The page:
In a nutshell
This study wanted to find out how well patients with advanced melanoma with mutations (abnormal genes) survive when treated with dabrafenib (Tafinlar) and trametinib (Mekinist) combination. The study found that long term, patients survived moderately well with this treatment.
Advanced melanoma can be hard to treat. In about 50% of patients with melanoma, the tumor has mutations in the gene called BRAF. This mutation makes the cancer progress quicker. It has been shown that BRAF mutated melanoma responds well to treatment with dabrafenib and trametinib. However, the long-term outcomes for dabrafenib and trametinib combination in patients with metastatic melanoma remain under investigation.
Methods & findings
This study had 563 patients from 2 clinical trials. The patients all had melanoma that had spread, or could not be operated on. In all the patients, the cancer had a BRAF V600E or V600K mutation. All of the patients received treatment with dabrafenib and trametinib. The average follow-up was 22 months.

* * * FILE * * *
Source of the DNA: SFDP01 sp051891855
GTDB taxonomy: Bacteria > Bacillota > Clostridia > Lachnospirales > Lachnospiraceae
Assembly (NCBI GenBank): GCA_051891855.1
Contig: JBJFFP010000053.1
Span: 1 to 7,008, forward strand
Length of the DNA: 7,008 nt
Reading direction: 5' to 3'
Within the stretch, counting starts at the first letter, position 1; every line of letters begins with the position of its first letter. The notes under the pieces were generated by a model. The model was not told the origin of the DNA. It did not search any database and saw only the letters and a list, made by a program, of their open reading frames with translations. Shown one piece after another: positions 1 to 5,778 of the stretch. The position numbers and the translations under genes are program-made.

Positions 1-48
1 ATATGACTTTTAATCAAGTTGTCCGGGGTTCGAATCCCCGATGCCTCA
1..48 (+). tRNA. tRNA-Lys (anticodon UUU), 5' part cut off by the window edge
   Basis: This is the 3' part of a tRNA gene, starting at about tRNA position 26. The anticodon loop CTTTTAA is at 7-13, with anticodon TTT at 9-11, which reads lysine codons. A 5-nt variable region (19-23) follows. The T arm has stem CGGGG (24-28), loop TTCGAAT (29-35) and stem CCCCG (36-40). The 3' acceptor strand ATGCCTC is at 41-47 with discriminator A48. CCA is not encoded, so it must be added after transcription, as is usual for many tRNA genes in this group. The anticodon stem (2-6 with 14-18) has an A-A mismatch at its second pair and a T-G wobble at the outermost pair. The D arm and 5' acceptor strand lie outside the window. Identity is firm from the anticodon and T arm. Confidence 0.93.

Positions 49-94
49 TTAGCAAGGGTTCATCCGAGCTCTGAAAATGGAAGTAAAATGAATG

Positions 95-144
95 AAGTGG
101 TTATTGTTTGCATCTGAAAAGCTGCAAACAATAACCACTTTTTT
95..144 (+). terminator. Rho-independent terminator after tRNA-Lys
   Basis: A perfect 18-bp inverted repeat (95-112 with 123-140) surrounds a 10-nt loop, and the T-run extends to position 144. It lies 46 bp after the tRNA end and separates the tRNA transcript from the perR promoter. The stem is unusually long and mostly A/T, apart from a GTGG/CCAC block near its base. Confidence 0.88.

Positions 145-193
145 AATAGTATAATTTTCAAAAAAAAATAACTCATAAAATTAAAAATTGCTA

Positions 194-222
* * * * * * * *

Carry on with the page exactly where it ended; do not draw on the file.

After four years, 21% of the patients were alive without cancer growing or spreading. After five years, this rate was 19%. After four years, 37% of the patients were still alive. After five years, 34% of the patients were still alive.
19% of patients completely responded to treatment. This meant that there was no trace of the cancer remaining in the body. In these patients, overall survival was 71% after 5 years.
The bottom line
The study concluded that treating advanced melanoma patients with dabrafenib and trametinib leads to long-term survival in a third of patients.
The fine print
There were a number of other factors that were associated with a decreased chance of survival. These included age, sex, and places the cancer had spread to. Further studies are needed.
Published By :
The New England Journal of Medicine
Jun 04, 2019